On September 28, 2023, the United States Environmental Protection Agency (USEPA) finalized a new rule under the Toxic Substances Control Act (TSCA) that requires companies to report the manufacture or import of any per- and polyfluoroalkyl substances (PFAS) since 2011, including products containing PFAS. USEPA’s announcement on the final rule can be found here. TSCA provides USEPA with the authority to require reporting, record-keeping and testing, and impose restrictions related to chemical substances and/or mixtures.
The new rule is a statutory requirement under the FY2020 National Defense Authorization Act (NDAA) that requires all manufacturers (including importers) of PFAS and PFAS-containing products since January 1, 2011 to report the following information to USEPA:
- The covered common or trade name, chemical identity and molecular structure of each chemical substance or mixture;
- Categories or proposed categories of use for each substance or mixture;
- Total amount of each substance or mixture manufactured or processed, the amounts manufactured or processed for each category of use, and reasonable estimates of the respective proposed amounts;
- Descriptions of byproducts resulting from the manufacture, processing, use, or disposal of each substance or mixture;
- All existing information concerning the environmental and health effects of each substance or mixture;
- The number of individuals exposed, and reasonable estimates on the number of individuals who will be exposed, to each substance or mixture in their places of work and the duration of their exposure; and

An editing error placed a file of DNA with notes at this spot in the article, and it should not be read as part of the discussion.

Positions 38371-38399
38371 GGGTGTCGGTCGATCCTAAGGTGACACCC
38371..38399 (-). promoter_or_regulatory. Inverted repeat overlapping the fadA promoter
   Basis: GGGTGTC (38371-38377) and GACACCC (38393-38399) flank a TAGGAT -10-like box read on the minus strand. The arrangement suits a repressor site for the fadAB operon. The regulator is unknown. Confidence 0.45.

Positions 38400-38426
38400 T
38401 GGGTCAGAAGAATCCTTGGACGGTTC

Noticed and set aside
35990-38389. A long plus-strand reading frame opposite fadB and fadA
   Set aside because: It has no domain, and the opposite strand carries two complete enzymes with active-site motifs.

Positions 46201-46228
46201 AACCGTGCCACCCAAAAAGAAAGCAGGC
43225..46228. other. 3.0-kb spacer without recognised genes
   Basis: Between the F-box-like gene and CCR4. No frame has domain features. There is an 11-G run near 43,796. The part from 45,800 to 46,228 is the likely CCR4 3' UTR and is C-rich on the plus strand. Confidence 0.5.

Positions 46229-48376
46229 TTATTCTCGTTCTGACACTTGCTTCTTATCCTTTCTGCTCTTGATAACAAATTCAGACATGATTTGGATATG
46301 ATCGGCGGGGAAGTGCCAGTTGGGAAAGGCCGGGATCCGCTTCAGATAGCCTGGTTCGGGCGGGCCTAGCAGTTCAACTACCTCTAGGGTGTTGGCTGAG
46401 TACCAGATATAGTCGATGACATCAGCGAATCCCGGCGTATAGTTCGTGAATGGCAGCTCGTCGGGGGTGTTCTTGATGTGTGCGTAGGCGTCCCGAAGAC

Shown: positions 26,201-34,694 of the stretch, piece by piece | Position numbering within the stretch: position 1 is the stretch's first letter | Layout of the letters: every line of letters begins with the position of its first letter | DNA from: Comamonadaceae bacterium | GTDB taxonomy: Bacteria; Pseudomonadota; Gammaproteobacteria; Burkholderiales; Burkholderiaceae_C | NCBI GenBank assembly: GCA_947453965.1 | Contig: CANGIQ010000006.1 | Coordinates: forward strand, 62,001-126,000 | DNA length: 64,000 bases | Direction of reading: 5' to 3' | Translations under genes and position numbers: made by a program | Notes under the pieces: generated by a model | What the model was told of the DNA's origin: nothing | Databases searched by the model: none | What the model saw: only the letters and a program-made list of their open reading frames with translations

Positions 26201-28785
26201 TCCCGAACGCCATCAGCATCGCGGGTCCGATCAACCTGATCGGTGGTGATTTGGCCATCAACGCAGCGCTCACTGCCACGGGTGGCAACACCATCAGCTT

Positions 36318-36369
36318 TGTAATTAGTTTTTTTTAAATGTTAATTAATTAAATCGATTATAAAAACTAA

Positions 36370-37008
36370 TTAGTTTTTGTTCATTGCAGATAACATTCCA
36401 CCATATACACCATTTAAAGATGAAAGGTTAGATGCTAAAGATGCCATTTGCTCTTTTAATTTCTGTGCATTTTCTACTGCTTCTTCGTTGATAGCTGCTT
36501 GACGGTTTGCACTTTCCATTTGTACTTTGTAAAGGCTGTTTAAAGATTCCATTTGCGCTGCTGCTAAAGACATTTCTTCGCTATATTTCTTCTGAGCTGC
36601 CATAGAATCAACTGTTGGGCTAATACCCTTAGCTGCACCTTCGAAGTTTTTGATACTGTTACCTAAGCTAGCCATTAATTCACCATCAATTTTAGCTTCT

- The manner or method of disposal of each substance or mixture, and any change in such manner or method.
USEPA originally proposed this rule in June 2021. The final rule expands on the definition of PFAS that was contained in the prorule by including 41 additional PFAS that were identified as being “of concern.” In total, USEPA has determined that at least 1,462 PFAS that are known to have been made or used in the United States since 2011. Importantly, the vast majority of manufacturers and importers of PFAS will have a reporting obligation — the rule does not contain exceptions for things like PFAS byproducts, PFAS impurities in a product, or de minimis volumes of PFAS.
The final rule will go into effect 30 days after the rule is published in the Federal Register. Any entities, including small entities, that have manufactured or imported PFAS in any year since January 1, 2011 have 18 months from the effective date of the final rule to comply with the reporting requirements. For small entities whose reporting obligations are exclusively the result of importing into the United States PFAS contained in products have 24 months from the effective date of the rule to comply with its reporting obligations.
PFAS are a class of synthetic, man-made chemicals that have been used since the 1940s to make products that are resistant to water, heat, and oil. These products include cookware, carpets, clothing, fabrics for furniture, paper packaging for food, and other materials that are resistant to water, grease, or stains. They are also used in firefighting foams and in a number of industrial processes.
For questions about the new rule and complying with its reporting requirements, please contact David Edelstein at email@example.com or 856-354-3125, or Charles Dennen at firstname.lastname@example.org or 856-673-3932.
DISCLAIMER: This client advisory is for general information purposes only. It does not constitute legal or tax advice, and may not be used and relied upon as a substitute for legal or tax advice regarding a specific issue or problem. Advice should be obtained from a qualified attorney or tax practitioner licensed to practice in the jurisdiction where that advice is sought.